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What does the map tell us about life in Tudor London?

Photograph of a sheet of copper that has been etched with the map of London. The design is in reverse so that paper imprints come out correctly.

Etched copper base-plate for map of the City of London around 1559, detail


What does the map tell us about Tudor London?

The map shows how crowded the City was. You can see part of the walls which surrounded it and Moor Gate with the limbs of traitors spiked on poles on the turrets. Their heads were mounted on London Bridge!

You can also see how Tudor Londoners worked and played in the fields north of the City. Laundresses sit by their baskets with their washing spread out to dry in the sun. Weavers have stretched out long sheets of cloth with pegs called tenterhooks. Young men are practising archery with bows and arrows, and people stroll along the lanes.

How was the map made?

Maps were printed from engraved copper plates. First an artist made a drawing. Then an engraver copied it by cutting lines into a sheet of copper. The copper plate was then covered in ink and pressed onto paper. Many copies of the map could be printed from a single copper plate.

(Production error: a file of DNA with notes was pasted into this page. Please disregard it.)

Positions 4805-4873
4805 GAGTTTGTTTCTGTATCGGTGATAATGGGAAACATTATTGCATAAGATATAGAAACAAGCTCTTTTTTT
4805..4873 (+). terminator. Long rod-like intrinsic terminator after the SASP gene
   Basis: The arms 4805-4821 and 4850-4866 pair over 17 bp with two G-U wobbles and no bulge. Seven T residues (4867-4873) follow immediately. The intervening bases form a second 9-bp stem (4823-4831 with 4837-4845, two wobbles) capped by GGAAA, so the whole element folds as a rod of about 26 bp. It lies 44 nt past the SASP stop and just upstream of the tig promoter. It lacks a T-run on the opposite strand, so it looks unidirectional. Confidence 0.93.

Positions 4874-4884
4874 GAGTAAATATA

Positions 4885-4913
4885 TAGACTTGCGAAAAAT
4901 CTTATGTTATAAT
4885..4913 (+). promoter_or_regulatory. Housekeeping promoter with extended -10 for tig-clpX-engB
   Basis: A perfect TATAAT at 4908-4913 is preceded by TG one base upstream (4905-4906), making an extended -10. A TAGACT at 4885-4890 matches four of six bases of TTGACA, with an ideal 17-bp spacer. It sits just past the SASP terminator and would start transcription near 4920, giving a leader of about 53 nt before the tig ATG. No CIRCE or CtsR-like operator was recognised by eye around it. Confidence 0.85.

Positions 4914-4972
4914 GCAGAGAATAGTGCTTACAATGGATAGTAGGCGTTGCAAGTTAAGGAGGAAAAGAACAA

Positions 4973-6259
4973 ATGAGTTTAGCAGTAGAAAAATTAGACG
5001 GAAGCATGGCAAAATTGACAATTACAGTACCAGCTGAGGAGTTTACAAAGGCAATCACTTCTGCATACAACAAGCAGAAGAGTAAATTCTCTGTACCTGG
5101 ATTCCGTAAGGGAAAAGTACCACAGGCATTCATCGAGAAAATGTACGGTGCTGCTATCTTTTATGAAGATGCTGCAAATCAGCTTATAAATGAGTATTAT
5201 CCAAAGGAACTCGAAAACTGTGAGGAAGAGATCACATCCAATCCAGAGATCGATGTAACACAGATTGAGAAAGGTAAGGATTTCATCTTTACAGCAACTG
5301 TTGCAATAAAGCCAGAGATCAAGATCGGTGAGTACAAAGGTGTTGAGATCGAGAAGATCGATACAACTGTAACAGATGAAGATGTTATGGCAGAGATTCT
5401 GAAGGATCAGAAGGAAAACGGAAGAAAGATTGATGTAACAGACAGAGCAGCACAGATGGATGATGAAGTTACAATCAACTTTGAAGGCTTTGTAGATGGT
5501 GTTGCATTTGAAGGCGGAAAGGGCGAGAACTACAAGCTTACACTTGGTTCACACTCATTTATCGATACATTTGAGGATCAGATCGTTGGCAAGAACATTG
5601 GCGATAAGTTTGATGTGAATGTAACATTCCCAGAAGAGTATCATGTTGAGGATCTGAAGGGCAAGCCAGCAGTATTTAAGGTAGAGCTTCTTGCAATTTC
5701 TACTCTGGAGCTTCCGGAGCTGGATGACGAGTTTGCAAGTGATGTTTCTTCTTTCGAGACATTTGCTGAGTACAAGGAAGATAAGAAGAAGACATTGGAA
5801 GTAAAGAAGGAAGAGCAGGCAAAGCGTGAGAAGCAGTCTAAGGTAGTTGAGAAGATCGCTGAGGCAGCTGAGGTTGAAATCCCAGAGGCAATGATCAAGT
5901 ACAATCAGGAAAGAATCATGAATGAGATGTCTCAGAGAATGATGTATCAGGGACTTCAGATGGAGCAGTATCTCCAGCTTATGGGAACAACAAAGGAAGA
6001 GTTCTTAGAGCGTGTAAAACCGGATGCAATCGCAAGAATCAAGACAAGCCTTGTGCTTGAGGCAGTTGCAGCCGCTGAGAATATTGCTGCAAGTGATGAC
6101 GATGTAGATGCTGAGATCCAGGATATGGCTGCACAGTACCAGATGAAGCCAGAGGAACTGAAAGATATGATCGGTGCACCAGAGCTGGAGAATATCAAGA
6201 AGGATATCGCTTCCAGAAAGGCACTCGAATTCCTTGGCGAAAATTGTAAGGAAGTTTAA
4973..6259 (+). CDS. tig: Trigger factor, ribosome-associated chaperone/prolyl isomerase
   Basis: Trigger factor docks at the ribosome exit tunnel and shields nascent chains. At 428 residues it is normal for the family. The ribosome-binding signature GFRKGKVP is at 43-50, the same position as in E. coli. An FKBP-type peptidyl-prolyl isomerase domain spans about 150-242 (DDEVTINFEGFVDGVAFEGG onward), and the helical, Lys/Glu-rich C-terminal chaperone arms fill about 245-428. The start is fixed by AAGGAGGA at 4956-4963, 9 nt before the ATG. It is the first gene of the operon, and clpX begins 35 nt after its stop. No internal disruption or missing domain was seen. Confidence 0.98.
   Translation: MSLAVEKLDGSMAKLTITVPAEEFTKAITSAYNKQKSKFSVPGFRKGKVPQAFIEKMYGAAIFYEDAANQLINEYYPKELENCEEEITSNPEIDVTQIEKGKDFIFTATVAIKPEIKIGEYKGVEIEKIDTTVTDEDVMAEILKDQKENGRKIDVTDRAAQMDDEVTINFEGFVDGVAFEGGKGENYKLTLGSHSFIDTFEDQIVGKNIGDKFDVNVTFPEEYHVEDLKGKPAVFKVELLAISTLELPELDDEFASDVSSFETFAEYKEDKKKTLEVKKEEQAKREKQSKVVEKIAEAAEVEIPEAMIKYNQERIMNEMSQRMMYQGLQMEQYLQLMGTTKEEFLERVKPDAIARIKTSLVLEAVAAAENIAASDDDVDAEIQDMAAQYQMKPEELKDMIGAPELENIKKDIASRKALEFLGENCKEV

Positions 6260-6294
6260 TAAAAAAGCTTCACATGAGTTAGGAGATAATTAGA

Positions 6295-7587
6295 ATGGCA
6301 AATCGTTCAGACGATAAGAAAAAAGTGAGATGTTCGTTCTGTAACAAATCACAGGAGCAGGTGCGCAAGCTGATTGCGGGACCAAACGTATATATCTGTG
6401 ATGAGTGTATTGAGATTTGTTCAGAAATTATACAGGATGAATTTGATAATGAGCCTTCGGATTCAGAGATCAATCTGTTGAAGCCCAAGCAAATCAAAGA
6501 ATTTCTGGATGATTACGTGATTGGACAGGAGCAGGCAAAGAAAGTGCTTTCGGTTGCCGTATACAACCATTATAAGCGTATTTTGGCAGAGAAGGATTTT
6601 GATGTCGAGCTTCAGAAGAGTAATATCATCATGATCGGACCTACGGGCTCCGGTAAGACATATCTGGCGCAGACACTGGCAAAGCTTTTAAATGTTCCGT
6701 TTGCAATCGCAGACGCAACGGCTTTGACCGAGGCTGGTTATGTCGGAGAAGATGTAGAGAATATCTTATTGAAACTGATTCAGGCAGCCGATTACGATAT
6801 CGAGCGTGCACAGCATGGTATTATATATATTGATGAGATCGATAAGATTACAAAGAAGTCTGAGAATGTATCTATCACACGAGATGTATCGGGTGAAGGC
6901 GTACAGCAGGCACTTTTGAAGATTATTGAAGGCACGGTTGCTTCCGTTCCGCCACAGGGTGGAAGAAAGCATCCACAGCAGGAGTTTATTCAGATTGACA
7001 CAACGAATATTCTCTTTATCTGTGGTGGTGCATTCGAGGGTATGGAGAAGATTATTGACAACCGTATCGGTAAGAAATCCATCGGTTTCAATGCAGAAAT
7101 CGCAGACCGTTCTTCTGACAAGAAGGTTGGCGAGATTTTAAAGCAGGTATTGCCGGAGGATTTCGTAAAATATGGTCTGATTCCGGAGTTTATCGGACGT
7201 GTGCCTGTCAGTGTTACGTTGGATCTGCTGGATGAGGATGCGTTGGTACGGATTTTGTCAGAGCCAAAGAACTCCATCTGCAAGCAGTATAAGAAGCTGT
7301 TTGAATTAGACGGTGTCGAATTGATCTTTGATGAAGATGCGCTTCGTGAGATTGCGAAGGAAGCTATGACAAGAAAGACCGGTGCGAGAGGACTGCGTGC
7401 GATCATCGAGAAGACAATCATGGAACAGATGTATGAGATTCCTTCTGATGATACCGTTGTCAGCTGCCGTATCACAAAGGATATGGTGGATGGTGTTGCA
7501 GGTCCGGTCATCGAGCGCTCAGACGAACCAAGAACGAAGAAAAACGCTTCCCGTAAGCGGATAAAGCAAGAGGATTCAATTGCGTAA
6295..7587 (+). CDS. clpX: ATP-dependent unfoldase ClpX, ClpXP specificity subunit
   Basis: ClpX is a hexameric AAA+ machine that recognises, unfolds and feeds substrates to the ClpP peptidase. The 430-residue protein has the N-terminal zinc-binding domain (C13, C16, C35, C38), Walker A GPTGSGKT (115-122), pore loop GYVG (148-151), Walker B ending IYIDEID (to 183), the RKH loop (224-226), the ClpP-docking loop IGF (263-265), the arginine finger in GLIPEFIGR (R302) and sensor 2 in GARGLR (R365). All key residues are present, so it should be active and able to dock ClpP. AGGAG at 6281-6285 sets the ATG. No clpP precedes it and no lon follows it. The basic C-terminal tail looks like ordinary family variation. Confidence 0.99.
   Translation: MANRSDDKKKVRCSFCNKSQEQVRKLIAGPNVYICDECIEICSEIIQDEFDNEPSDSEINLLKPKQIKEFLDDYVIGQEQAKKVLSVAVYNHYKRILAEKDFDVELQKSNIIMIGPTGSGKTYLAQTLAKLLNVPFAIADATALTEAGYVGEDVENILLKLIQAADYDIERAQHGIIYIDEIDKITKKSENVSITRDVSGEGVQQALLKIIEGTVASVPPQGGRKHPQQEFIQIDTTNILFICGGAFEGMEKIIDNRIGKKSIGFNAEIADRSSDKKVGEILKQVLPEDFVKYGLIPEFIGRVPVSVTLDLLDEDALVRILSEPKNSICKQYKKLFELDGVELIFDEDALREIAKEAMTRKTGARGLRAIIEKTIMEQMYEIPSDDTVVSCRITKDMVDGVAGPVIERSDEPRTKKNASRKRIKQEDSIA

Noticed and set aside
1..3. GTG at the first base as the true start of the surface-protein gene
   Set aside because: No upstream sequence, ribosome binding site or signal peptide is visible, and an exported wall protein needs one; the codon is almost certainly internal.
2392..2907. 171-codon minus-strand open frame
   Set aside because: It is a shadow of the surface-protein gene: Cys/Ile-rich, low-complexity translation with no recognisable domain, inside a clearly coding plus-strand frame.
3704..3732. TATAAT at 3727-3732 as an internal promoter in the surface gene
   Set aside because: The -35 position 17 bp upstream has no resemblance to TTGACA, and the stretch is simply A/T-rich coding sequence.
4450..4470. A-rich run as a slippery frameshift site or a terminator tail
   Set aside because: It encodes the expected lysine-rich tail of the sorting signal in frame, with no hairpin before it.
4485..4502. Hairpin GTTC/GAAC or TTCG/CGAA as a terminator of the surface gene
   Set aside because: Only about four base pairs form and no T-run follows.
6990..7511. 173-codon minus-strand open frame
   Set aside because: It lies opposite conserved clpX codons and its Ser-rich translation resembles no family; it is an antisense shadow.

Is the map complete?

These plates are part of the earliest known map of London. Originally, there was probably a set of 15 plates, making up a much larger map showing the whole city. Two of the surviving plates are in the Museum, a third is in Germany.

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Graphic: detail taken from the painting 'London from Southwark', c. 1630, Anglo-Dutch School

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